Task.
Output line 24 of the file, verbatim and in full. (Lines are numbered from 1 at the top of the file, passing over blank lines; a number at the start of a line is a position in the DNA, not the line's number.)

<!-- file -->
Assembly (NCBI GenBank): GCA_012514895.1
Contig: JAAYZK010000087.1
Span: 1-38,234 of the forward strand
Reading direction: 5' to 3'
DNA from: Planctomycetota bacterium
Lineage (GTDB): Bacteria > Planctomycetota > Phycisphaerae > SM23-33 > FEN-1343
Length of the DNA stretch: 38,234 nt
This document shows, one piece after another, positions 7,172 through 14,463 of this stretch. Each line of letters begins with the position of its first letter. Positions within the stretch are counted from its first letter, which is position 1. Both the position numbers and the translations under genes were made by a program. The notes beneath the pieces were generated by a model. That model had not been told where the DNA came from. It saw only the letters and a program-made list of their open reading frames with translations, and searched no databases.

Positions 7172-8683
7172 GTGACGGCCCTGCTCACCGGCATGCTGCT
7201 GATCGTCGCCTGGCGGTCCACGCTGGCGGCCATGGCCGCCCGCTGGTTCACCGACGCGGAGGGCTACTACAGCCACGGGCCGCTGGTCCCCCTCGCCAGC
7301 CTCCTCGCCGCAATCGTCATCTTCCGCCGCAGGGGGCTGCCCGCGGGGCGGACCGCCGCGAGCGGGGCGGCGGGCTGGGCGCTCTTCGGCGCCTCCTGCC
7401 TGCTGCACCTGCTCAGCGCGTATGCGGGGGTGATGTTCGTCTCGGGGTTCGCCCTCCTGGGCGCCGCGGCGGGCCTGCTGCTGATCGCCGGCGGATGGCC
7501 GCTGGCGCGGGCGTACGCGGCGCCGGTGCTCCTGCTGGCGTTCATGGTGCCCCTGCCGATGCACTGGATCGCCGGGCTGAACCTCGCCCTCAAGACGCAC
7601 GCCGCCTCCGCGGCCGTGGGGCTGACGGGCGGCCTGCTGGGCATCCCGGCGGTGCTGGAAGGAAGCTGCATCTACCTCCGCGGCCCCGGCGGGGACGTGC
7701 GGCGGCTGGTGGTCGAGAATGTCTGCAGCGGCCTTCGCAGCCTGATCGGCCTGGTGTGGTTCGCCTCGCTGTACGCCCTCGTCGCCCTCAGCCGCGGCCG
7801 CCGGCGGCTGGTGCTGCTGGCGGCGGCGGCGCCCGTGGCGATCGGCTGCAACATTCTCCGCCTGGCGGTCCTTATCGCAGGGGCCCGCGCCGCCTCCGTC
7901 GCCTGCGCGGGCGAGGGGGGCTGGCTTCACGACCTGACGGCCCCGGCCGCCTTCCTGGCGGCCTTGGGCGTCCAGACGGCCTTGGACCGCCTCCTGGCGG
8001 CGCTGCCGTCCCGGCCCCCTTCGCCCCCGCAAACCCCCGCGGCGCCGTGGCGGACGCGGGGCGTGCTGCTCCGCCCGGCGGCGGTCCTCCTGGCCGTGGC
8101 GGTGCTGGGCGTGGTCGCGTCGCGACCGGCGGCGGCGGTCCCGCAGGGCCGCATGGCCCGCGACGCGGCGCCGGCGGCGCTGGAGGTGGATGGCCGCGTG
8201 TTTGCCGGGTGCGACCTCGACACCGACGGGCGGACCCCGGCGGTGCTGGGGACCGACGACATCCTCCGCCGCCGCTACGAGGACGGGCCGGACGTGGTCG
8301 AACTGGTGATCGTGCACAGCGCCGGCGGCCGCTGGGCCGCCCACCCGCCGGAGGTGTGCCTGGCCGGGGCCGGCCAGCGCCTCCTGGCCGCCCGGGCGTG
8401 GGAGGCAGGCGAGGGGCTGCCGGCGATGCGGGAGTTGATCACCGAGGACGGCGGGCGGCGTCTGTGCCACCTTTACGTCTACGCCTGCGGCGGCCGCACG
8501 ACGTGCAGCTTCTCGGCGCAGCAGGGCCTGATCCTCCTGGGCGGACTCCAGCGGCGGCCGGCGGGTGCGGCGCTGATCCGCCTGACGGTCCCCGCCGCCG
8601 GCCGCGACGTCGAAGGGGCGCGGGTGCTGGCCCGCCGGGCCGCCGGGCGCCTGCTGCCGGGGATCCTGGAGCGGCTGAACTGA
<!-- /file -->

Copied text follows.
8501 ACGTGCAGCTTCTCGGCGCAGCAGGGCCTGATCCTCCTGGGCGGACTCCAGCGGCGGCCGGCGGGTGCGGCGCTGATCCGCCTGACGGTCCCCGCCGCCG